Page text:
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Cambridge Journal of Economics
, Volume Advance Article – Jan 24, 2018

24 pages

/lp/ou_press/the-effects-of-financialization-on-investment-evidence-from-firm-level-uSlFk8QIxR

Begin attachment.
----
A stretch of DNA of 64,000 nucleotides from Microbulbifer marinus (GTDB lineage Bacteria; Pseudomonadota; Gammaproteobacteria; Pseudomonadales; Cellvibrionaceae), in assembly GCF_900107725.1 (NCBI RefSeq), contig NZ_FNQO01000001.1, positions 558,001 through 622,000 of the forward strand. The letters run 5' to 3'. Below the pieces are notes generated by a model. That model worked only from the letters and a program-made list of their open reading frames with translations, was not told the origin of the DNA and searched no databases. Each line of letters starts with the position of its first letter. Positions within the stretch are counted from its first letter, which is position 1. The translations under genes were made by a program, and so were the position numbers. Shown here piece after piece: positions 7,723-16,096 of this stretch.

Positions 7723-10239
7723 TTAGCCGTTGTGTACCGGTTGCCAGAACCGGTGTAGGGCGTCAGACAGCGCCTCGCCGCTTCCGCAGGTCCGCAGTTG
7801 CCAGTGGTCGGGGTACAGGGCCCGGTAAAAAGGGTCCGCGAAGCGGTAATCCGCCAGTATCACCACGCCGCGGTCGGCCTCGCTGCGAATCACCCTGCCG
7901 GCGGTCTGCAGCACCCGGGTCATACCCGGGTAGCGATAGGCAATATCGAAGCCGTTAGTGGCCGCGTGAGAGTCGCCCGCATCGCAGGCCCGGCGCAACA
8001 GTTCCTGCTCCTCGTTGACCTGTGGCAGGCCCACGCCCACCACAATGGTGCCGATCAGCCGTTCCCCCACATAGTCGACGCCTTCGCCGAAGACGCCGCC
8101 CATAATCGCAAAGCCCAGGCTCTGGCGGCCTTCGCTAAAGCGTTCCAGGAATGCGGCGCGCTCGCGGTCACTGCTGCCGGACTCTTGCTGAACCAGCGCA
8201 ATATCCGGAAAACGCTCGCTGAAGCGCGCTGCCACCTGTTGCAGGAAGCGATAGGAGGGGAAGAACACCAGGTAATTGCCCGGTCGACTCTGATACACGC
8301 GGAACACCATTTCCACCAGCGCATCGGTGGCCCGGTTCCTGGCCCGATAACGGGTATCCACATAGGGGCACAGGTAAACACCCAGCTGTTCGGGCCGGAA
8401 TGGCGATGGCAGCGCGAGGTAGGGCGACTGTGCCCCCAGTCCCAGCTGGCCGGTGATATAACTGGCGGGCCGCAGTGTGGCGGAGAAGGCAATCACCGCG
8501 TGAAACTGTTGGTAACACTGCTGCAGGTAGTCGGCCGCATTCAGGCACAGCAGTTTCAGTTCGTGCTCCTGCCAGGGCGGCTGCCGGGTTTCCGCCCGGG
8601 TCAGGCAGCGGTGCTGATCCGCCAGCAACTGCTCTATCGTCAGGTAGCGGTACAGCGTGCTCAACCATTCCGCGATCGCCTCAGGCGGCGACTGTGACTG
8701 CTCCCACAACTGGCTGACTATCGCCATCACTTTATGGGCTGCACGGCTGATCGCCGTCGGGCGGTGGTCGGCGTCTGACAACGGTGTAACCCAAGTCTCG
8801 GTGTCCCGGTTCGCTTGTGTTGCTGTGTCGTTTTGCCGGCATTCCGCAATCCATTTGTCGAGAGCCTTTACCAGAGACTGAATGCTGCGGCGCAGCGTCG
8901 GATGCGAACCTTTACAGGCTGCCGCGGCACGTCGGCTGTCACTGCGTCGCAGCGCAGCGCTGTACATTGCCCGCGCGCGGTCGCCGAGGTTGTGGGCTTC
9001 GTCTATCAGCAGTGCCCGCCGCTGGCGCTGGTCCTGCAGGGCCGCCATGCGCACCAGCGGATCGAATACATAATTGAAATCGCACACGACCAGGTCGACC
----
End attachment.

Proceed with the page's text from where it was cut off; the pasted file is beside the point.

- Publisher
- Oxford University Press
- Copyright
- © The Author(s) 2017. Published by Oxford University Press on behalf of the Cambridge Political Economy Society. All rights reserved.
- ISSN
- 0309-166X
- eISSN
- 1464-3545
- D.O.I.
- 10.1093/cje/bex085
- Publisher site
- See Article on Publisher Site